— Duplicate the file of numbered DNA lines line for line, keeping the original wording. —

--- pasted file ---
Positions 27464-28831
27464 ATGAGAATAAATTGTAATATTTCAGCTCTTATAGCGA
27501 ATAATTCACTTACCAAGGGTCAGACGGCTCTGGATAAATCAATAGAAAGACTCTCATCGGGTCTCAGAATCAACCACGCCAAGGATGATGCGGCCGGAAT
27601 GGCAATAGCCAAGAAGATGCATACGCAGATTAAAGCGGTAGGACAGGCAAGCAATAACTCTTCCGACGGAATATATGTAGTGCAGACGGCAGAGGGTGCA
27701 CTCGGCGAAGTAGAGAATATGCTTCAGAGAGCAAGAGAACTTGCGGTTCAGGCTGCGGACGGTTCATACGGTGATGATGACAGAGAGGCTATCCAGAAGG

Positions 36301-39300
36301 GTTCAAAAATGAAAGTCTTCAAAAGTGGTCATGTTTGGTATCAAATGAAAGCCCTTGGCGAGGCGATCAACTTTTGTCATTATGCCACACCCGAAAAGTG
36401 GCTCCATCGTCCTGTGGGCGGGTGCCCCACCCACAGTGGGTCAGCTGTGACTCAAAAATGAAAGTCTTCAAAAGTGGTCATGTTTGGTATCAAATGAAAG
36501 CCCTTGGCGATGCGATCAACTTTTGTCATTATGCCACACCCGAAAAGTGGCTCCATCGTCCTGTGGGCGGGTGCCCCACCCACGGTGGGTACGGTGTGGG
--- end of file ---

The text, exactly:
Positions 27464-28831
27464 ATGAGAATAAATTGTAATATTTCAGCTCTTATAGCGA
27501 ATAATTCACTTACCAAGGGTCAGACGGCTCTGGATAAATCAATAGAAAGACTCTCATCGGGTCTCAGAATCAACCACGCCAAGGATGATGCGGCCGGAAT
27601 GGCAATAGCCAAGAAGATGCATACGCAGATTAAAGCGGTAGGACAGGCAAGCAATAACTCTTCCGACGGAATATATGTAGTGCAGACGGCAGAGGGTGCA
27701 CTCGGCGAAGTAGAGAATATGCTTCAGAGAGCAAGAGAACTTGCGGTTCAGGCTGCGGACGGTTCATACGGTGATGATGACAGAGAGGCTATCCAGAAGG

Positions 36301-39300
36301 GTTCAAAAATGAAAGTCTTCAAAAGTGGTCATGTTTGGTATCAAATGAAAGCCCTTGGCGAGGCGATCAACTTTTGTCATTATGCCACACCCGAAAAGTG
36401 GCTCCATCGTCCTGTGGGCGGGTGCCCCACCCACAGTGGGTCAGCTGTGACTCAAAAATGAAAGTCTTCAAAAGTGGTCATGTTTGGTATCAAATGAAAG
36501 CCCTTGGCGATGCGATCAACTTTTGTCATTATGCCACACCCGAAAAGTGGCTCCATCGTCCTGTGGGCGGGTGCCCCACCCACGGTGGGTACGGTGTGGG